Mr Chairperson, however, let me take advantage of the question asked by Hon. Chitotela because I got the answer on the absence of maritime allocation. It is important for hon. Colleagues to know that maritime has been moved to the Ministry of Transport and Logistics.

I thank you, Sir.

Mr Mung’andu (Chama South): Mr Chairperson, may I have clarification on page 581, Programme2122, Sub-programme 2001 – Road Infrastructure Development – K136,054,064. In 2021, the allocation was K117,926,364 and in 2022, it was K136,516,314. There is even a slight reduction, as my hon. Colleague has indicated.

Mr Chairperson, is this K136,054,064, inclusive of the Chama/Lundazi rehabilitation spot improvement works. The Road Development Agency (RDA) has started dumping gravel in very bad areas between Chama and Lundazi. Is this amountinclusive of those works?If not, where will the money come from in order to make Chama/Lundazi an all-weather gravel road?

Mr Chairperson, considering that Chama has been moved from Muchinga Province to the Eastern Province and it takes our people and civil servants not less than four or five hours for them to reach Lundazi. It takes them the whole day to reach Chipata, which is the provincial headquarters. So, is this part of the money or not? If not, where is the budget for the improvement of that road?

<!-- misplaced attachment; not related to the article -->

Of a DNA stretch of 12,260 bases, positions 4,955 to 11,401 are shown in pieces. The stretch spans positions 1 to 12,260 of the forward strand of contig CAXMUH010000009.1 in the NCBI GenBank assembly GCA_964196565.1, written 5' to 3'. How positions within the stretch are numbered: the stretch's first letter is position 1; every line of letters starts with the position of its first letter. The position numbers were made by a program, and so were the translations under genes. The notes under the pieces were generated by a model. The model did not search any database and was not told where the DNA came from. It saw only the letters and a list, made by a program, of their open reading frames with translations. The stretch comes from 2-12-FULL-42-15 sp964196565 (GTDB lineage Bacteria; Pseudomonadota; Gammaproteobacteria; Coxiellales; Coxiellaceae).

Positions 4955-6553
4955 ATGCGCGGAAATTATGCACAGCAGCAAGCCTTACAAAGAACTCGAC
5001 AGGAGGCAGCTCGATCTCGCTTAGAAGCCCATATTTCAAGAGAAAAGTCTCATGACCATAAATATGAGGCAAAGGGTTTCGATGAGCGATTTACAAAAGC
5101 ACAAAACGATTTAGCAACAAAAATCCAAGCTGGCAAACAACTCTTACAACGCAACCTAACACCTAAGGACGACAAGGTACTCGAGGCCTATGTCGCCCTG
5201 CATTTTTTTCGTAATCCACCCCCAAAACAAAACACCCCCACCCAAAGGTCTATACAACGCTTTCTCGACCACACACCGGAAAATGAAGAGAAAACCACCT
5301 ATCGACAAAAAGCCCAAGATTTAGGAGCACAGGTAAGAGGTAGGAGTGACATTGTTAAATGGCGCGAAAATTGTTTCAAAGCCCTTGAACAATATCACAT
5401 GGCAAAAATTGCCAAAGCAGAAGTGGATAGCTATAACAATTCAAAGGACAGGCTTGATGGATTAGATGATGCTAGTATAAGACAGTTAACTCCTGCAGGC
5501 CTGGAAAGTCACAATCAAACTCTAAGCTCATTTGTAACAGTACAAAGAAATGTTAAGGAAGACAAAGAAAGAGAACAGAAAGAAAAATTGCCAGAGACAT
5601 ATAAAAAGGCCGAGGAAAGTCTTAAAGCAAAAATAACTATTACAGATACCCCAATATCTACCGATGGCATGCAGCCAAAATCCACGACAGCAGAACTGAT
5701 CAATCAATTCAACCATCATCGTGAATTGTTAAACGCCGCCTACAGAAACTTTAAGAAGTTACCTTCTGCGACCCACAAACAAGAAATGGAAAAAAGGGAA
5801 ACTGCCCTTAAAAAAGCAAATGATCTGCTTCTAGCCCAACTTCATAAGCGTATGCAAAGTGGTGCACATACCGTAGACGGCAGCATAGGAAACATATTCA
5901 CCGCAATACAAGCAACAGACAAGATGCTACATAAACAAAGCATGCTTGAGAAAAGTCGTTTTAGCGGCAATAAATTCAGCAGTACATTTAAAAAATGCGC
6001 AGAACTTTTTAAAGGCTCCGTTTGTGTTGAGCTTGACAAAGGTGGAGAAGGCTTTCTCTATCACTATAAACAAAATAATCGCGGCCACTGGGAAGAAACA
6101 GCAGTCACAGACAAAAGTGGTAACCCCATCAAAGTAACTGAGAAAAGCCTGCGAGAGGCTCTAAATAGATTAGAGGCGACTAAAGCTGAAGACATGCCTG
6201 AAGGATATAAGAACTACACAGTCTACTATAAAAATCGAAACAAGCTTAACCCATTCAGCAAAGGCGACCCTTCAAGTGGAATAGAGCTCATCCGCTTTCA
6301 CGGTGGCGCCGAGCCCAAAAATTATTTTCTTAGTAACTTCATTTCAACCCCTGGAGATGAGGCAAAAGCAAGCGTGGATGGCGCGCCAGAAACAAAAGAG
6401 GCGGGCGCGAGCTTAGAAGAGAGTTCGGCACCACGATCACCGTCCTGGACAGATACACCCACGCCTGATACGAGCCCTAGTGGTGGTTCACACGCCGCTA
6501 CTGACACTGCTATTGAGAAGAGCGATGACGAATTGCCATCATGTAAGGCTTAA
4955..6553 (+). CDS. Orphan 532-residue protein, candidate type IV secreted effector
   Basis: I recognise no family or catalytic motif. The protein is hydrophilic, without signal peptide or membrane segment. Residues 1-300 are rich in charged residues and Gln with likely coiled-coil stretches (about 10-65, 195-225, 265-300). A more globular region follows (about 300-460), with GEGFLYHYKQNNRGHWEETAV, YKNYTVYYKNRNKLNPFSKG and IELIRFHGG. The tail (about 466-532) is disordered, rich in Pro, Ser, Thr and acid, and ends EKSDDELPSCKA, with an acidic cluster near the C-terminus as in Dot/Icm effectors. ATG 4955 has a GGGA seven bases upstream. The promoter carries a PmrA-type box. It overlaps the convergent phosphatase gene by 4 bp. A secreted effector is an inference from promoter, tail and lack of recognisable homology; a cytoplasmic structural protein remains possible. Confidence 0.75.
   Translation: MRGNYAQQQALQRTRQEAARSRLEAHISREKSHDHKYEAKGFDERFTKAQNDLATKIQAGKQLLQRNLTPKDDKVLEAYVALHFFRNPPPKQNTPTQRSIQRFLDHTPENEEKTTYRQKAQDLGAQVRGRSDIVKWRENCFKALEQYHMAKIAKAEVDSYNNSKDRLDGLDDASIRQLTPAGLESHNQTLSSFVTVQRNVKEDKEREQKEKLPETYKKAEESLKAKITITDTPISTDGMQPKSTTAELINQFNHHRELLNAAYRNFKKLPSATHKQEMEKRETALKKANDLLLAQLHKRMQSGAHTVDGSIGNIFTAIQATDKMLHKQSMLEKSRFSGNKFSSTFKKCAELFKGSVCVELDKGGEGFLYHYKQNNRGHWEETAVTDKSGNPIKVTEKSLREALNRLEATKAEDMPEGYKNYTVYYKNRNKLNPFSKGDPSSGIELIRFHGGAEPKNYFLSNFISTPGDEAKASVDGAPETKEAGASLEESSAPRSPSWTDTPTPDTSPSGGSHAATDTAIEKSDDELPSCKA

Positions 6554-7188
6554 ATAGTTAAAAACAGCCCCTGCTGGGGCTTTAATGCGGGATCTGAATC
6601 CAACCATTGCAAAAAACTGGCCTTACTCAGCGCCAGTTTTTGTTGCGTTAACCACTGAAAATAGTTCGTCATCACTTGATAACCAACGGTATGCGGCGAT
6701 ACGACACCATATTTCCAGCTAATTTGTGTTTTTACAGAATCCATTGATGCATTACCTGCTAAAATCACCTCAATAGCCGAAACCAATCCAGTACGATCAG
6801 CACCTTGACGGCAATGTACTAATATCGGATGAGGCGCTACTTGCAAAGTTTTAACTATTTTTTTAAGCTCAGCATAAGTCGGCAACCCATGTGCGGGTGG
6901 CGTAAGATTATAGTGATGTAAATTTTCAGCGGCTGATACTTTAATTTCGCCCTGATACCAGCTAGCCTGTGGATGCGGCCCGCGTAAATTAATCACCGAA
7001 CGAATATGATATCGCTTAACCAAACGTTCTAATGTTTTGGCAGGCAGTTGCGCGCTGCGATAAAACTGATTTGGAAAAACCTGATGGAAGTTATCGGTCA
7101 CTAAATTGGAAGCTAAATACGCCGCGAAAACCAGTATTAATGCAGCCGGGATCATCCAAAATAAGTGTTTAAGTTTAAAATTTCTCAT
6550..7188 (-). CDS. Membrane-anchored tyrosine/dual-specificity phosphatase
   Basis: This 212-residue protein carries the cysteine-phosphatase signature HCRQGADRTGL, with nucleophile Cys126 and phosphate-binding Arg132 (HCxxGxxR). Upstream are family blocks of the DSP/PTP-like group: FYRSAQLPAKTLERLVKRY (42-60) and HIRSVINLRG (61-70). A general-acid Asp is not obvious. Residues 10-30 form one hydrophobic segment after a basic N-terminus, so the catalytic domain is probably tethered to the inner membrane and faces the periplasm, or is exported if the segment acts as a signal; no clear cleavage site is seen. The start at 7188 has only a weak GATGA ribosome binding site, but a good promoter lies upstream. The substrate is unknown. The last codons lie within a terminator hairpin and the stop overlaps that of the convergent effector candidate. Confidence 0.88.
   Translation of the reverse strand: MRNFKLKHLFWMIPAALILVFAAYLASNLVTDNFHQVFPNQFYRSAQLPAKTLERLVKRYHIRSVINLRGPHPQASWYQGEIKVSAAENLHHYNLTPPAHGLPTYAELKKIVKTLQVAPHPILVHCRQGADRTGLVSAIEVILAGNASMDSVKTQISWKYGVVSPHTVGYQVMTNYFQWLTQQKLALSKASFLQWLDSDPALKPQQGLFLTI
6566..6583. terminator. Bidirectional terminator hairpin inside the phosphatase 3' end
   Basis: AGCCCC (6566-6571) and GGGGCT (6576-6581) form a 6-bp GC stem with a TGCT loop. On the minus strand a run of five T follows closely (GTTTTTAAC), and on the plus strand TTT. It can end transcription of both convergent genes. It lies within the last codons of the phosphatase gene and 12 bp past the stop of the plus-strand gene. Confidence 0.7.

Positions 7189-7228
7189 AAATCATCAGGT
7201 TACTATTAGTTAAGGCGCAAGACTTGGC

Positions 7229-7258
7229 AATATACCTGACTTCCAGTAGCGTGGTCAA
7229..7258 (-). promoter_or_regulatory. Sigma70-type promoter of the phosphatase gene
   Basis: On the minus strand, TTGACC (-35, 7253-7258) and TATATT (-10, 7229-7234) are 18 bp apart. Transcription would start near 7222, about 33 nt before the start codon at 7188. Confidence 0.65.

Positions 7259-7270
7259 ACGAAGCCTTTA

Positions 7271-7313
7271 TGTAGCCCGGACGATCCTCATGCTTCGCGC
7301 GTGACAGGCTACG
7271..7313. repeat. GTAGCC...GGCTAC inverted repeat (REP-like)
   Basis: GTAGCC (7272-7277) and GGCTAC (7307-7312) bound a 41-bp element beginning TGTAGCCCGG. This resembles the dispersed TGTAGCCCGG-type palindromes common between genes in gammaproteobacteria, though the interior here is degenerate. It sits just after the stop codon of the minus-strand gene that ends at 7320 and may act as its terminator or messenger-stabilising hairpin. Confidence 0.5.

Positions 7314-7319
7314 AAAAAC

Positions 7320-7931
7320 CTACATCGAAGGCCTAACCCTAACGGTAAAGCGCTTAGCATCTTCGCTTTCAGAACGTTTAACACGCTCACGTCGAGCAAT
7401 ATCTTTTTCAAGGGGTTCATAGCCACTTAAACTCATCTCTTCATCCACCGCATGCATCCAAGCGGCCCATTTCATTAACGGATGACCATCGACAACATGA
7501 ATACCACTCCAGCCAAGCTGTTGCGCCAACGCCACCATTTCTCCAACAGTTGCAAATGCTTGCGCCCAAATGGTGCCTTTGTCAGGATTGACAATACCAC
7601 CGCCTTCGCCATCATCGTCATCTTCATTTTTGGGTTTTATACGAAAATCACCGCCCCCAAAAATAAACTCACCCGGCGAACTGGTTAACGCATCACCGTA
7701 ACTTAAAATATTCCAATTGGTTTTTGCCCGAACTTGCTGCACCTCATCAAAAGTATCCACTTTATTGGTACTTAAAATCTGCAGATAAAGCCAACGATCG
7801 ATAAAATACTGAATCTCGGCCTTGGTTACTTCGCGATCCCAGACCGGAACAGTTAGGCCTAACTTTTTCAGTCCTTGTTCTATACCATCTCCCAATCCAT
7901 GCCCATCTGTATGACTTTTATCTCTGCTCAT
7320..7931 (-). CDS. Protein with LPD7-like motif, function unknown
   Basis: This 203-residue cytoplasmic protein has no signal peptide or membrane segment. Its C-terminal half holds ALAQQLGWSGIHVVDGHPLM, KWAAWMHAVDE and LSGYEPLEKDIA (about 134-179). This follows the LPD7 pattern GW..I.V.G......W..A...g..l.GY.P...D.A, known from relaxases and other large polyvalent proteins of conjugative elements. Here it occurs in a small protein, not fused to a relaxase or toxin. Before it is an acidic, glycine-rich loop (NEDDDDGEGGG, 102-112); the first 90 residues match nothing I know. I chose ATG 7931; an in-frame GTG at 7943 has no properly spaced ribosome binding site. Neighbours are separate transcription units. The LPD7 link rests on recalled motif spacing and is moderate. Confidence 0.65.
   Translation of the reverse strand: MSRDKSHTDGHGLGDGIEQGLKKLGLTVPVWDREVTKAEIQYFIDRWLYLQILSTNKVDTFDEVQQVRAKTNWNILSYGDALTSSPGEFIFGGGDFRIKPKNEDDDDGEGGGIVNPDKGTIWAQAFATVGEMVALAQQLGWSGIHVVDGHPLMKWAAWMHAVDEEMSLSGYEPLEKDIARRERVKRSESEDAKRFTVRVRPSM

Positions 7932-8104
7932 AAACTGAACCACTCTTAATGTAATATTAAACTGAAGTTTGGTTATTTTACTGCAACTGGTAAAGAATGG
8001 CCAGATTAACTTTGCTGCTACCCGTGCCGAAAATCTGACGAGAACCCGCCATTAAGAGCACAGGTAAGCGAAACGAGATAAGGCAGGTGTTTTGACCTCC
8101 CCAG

Mr Nkombo: Mr Chairperson, in answering the question from the hon. Member of Parliament for Chama South, I would like to just make a short illustration.

Mr Chairperson, when I was in primary school, we were put in categories. There was group A,B, C and D. So, group Awould normally understand things as they were said by the teacher, so did group B. Forgroups C and D, the teacher needed to continuously remind them that one plus one is two.


Mr Nkombo: Mr Chairperson, just in the space of the last fifteen minutes when I was responding the hon. Member of Parliament for Nkana, Hon. Mpundu, and the hon. colleague from Kaumbwe, I indicated that the monies that they are speaking about sits on Vote 21 – Loans and Investments.

Hon. Chitotela: Loans and Investment.

Mr Nkombo: Thank you, Hon. Chitotela, group ‘A.’


Mr Nkombo: I got the similar question from Hon. Miles Sampa who was insinuating that, maybe, money went to Community House, Group ‘B’.